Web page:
Sacred Sites of Burma: Myths and Folklore in an Evolving Spiritual Realm



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ISBN: 9789749863602 Categories: , ,

The Buddha himself presented strands of his hair to two traveling merchants in Bodh Gaya, India. The pair returned to Burma where these living hairs are venerated as the country's most sacred relics, now enshrined in the Shwedagon Pagoda in Yangon. This myth began among the Mon in lower Burma only as late as the 14th or 15th century, but it was later adopted throughout the land. If the most sacred monument is the Shwedagon, then the country's most important image is the Mahamuni Buddha in Mandalay. This huge metal sculpture was removed as imperial booty to upper Burma, upon the conquest of Arakan, scarcely more than two hundred years ago. This image is so revered (and powerful), since a legendary Arakan king received the Buddha in his court and was permitted to cast a bronze in the Buddha's likeness. Relics and the connection between the Buddha and the country's kingdoms are basic themes. New myths and shrines, however, emerge with remarkable frequency in our own time, while others fall out of favour. The book covers the most significant old and new sacred sites in Yangon, Pagan, the Mandalay area, and within the Shan, Rakhine and Mon states.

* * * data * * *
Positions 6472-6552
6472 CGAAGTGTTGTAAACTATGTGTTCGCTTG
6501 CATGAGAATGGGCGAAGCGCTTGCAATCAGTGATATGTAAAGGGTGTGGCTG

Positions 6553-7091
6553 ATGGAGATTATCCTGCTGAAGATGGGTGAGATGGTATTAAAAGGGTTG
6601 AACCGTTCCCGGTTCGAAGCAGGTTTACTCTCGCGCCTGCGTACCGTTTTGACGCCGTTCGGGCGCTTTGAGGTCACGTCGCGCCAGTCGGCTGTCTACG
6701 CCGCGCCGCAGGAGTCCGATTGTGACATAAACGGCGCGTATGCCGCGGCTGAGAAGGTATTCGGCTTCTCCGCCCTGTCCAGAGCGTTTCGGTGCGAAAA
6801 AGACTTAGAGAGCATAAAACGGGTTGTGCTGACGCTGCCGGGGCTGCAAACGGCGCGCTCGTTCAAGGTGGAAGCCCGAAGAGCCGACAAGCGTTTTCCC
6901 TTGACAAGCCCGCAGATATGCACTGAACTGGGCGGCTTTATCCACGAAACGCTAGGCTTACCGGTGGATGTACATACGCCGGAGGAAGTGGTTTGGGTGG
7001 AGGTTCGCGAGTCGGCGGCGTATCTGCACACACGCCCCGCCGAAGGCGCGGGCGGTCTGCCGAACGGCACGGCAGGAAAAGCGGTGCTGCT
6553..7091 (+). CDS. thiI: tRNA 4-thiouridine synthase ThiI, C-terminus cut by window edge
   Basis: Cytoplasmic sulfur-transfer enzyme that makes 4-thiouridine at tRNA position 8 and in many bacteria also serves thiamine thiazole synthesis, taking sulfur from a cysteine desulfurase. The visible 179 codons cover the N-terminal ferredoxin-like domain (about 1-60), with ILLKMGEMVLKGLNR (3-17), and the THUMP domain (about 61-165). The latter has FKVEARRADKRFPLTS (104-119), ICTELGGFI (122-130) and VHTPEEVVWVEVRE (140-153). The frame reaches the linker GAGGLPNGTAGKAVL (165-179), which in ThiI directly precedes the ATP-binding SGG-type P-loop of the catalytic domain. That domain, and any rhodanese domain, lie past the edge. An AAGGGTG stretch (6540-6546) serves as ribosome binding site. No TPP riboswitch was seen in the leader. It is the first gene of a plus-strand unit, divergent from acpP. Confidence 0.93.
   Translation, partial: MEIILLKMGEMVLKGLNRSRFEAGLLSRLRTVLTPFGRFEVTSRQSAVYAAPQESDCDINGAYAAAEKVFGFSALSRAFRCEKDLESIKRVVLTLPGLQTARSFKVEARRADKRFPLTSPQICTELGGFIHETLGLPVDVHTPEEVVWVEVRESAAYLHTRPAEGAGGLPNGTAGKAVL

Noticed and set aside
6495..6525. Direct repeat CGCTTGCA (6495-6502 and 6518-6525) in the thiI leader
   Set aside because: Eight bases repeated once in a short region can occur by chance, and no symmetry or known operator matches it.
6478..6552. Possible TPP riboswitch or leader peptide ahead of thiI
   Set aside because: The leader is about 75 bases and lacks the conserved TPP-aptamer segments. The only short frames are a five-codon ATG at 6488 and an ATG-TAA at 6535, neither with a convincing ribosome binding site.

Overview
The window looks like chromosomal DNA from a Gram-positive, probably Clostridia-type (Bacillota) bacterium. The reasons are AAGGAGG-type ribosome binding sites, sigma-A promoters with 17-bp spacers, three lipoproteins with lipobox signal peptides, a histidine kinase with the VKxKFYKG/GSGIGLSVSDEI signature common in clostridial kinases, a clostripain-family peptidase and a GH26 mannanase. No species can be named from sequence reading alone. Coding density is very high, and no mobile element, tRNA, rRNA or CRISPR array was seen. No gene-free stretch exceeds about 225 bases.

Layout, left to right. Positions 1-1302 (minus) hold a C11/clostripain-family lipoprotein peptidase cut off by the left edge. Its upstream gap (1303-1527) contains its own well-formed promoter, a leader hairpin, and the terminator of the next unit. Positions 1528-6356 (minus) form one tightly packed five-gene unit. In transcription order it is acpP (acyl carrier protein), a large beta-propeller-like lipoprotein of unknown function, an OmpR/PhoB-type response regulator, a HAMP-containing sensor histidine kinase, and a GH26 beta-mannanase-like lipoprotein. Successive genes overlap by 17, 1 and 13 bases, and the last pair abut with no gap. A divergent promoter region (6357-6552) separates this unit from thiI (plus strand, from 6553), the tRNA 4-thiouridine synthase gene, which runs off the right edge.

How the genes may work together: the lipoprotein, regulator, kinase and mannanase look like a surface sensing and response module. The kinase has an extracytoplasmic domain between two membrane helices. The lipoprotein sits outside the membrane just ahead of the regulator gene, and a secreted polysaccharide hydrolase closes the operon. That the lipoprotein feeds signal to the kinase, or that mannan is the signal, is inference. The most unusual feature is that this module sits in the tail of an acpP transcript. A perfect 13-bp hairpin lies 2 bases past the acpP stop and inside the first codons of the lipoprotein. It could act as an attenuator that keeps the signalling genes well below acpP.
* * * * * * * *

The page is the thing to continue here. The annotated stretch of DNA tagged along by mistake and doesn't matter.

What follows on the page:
Donald M. Stadtner was for many years an Associate Professor of Art History at the University of Texas, Austin, after receiving his Ph.D in Indian art at the University of California, Berkeley. He was first in Burma in 1979, followed by visits in the late 1980s sponsored by the Smithsonian Institution. His numerous publications deal with both Indian and Burmese art with his 2005 book Ancient Pagan focusing exclusively on Burma's resplendent capital of old. He divides his time between the San Francisco Bay area, India and Southeast Asia.

364 colour illustrations

ISBN: 9789749863602
Format: Paperback
Publication date: 20/02/2010
RRP: $54.99
Pages: 300
Dimension: 240mm X 175mm
Imprint: River Books